“The effect of the abuse on me was that I felt isolated from my family. I thought they did not understand me.
“Now I have spoken to my mother about the abuse and she supports me and wants the Abbey to apologise to me for what happened,” she said.
With the six women on board, Tracey Emmott of Emmott Snell solicitors led the case against Caldey Abbey. They were seeking acknowledgment, apology, and compensation. Their case maintained that the abbey knew about the offences and failed to report Kotik to police, and that the abbey was liable for alleged assaults committed on property owned by the abbey, as Kotik was charged with the safekeeping and care of the children. Other parents who complained were mentioned in the court documents, but their children were not parties to the case.
In a statement of defence seen by the Guardian, the abbey backflipped on its previous admissions and claimed instead it had no knowledge of the alleged sexual abuse, and that there was an “evidential disadvantage” in that none of the monks at the abbey during the time of the allegations were still alive. The defence therefore required the claimants to prove each offence.
The abbey also claimed it was not liable as the priest was not employed by the abbey to provide care for children. In addition, the abbey invoked the statute of limitations, claiming the victims were out of time to sue for damages and it was not possible now for the abbey to get a fair trial.
The abbey also asked the court to find the claim should not be allowed because the seriousness of the allegations was likely to attract attention that may threaten the continued existence of the abbey.
The plaintiffs accepted meagre compensation payments and received no apology. “The defendant tried to avoid their responsibilities by relying on the time limit loophole claiming the abuse happened too long ago and the claims were too late,” Emmott said. “It took the issuing of court proceedings before out of court settlements were offered, and even then my clients’ request for a formal apology as part of the settlement package was never forthcoming.”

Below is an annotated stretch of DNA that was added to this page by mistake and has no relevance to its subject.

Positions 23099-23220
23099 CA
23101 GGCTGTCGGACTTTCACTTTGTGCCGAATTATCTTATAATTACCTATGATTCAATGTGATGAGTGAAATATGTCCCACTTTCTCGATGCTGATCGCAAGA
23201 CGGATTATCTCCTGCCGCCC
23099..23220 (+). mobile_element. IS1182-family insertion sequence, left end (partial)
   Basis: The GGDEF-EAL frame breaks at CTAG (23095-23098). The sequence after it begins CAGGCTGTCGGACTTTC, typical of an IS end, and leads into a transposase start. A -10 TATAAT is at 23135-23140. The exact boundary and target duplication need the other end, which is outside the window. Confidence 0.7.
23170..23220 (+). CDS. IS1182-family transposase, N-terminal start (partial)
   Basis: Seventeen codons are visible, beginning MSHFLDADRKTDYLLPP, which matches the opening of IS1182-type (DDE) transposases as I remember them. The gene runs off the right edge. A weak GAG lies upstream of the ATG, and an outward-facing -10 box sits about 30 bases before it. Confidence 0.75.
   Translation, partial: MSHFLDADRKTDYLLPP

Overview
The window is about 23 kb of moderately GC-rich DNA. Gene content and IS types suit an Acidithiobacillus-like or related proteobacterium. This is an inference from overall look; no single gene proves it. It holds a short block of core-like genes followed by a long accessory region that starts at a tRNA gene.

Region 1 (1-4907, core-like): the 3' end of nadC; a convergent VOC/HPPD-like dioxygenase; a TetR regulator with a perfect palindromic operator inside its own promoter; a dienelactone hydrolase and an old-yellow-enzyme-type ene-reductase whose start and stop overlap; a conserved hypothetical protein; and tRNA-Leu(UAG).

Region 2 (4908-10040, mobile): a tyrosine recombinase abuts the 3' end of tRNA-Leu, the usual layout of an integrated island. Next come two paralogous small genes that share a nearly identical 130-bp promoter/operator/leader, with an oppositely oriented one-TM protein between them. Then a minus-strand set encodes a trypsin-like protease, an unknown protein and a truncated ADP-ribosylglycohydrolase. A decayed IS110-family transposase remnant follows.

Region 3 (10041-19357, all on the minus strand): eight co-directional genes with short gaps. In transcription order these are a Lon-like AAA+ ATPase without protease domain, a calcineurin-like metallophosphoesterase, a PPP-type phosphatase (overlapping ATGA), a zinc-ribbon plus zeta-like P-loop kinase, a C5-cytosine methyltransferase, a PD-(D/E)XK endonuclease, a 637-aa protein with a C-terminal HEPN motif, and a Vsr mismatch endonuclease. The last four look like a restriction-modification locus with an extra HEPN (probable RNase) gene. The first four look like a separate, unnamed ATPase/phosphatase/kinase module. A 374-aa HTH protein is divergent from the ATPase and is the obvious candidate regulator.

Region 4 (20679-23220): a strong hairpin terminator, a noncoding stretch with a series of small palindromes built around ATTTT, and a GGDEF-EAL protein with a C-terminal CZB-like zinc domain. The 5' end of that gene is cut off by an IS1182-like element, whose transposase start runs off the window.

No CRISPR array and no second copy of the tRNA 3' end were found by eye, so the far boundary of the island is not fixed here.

The Guardian contacted van Santvoort, who remains abbot at Caldey Abbey, for comment, but none has been received.
Charlotte feels sure there are still more victims of Kotik and she now wants to find them. She has letters Kotik wrote to her and her sister in the 70s and 80s that hinted at the abuse of her and other children.
She was aware Kotik took groups of children to the dairy where he worked, and to secluded beaches around the island. She is devastated so many children were victimised long after the abbey was aware of the risk Kotik posed to children.
‘The world looks like a new place’
It was not until this year, after the settlement of the case, that Charlotte was at last able to talk openly to her parents about the abuse. She had a continuing fear of being rejected by them, just as Kotik had threatened when she was a little girl.
But her determination to expose Kotik’s abuse – and its disastrous effect on her life – has begun a healing process within her family that is slowly restoring her trust and her sense of optimism.
“The world looks like a new place, full of promise – and maybe even normality,” she said. “The era of hush, hush and the feeling that people from nice families don’t talk about these things, ends with me.”
Revealed: monk who abused children on 'crime free' Caldey Island for decades Amanda Gearing 17 November 2017